Previously published on DZone. Date/times logic in code is where the messiness of the real world upsets the relatively straightforward rules of the digital realm. Blame the bewildering hodgepodge of edge cases on the movement of celestial bodies and pope Gregory XIII (of the Gregorian calendar) but deal with it you must. I’m sure you all know that the 31st of December can be in week 52 or 53, while the 1st of January can be in week 0 or 1 and that you know these rules by heart for various countries (oh yes!). I’m also confident you can hand-code the logic to calculate the difference in seconds between two representations that span multiple time zones as well as a jump in daylight saving time.
In a room full of architects, no two will agree about their exact job description, as the joke goes. In a similar vein, someone in our team had a refreshing solution to another persistent bone of contention: how do you define an integration test? Don’t try to reconcile differing opinions and just stop using the term altogether. I liked it very much. Rather than think of unit and integration tests, it’s more helpful to distinguish between tests that validate code versus ones that validate public interfaces and recognize that within each category the scope varies for each individual test.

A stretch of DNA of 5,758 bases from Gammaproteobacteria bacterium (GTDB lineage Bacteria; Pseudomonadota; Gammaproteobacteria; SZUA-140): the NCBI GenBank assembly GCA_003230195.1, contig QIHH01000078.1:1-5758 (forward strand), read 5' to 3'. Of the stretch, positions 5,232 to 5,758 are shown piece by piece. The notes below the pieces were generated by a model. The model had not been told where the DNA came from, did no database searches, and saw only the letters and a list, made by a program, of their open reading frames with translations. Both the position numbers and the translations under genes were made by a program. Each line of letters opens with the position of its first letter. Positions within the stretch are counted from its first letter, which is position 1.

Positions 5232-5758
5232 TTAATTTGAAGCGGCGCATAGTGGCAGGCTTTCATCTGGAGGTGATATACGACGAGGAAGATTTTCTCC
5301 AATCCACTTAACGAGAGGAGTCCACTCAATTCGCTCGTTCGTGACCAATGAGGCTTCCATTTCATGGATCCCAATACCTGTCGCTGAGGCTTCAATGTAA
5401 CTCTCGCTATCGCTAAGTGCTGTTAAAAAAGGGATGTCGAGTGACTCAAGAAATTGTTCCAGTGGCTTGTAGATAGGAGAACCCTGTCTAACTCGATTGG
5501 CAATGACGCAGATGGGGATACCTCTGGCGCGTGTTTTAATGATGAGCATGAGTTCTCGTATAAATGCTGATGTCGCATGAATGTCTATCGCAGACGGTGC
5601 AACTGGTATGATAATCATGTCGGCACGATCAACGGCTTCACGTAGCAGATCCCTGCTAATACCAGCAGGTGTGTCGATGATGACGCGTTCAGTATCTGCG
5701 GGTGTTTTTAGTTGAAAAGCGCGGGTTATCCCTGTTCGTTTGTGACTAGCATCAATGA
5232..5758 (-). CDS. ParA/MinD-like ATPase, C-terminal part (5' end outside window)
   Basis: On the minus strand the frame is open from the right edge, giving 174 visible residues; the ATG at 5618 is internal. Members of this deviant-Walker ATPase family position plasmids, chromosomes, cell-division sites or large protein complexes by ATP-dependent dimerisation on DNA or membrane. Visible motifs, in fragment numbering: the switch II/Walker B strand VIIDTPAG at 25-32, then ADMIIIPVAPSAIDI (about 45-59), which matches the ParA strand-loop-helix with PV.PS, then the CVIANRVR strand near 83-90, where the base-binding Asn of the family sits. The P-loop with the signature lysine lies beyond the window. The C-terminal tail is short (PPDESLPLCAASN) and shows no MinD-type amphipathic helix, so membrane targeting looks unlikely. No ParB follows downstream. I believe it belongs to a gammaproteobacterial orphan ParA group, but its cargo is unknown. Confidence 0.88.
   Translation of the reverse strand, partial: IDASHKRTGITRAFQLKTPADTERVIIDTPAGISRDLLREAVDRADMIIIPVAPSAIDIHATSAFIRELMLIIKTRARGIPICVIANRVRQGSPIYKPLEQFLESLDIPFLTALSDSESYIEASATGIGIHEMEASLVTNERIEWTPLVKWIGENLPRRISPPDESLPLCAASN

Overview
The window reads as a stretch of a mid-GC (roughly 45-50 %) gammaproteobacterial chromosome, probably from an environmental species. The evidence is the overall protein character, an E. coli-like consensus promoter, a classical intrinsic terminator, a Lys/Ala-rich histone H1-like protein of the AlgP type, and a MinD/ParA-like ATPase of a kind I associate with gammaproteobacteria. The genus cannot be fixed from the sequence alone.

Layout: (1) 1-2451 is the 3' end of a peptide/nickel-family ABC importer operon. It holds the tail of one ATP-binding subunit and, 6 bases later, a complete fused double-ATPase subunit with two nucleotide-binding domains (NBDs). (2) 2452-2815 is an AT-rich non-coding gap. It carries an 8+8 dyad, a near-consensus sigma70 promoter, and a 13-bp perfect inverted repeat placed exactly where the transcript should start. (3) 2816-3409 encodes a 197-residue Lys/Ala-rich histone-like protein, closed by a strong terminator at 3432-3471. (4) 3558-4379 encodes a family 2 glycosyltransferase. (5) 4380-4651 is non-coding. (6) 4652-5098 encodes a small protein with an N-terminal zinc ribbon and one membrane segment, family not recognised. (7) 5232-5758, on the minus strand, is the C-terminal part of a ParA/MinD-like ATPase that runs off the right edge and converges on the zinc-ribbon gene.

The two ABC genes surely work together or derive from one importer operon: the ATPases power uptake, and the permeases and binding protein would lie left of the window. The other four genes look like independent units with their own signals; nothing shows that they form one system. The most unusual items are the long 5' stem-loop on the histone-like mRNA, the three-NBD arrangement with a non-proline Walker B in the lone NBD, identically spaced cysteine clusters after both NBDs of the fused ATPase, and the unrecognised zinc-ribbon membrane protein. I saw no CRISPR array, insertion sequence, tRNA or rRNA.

Previously published on DZone There are reasons to give key stakeholders the opportunity to officially sign off on a new software release. We need some formal approval from the people who commissioned it, or at least their delegates. This last stage prior to release is commonly called the user-acceptance test and executed in a UAT environment. It’s an indispensable stage, but treating it as the final step in testing is problematic for several reasons.
Let me start with a car example. Dealerships are generous with free test drives for the same reason that clothing stores let your try on three different shirts. It’s to let the endowment effect do its dirty work: wearing (or driving) something feels more like you already own it. It’s to get a taste for the look and feel, and a catalyst for closing the deal. It’s not about really testing the vehicle — they expect it back unscratched. Toyota doesn’t need their customers taking an active part in their QA process.
Previously published on DZone. However long you work in software, you always feel late to the party. You encounter some seemingly cutting-edge new tool only to learn it has been around for decades, sometimes inspired by research papers from 1970. Still, you can’t keep up with everything and have a life. Property-based testing (PBT) is such an established technology and it deserves more attention. Java has the Jqwik library, Scala has ScalaCheckand Python has Hypothesis.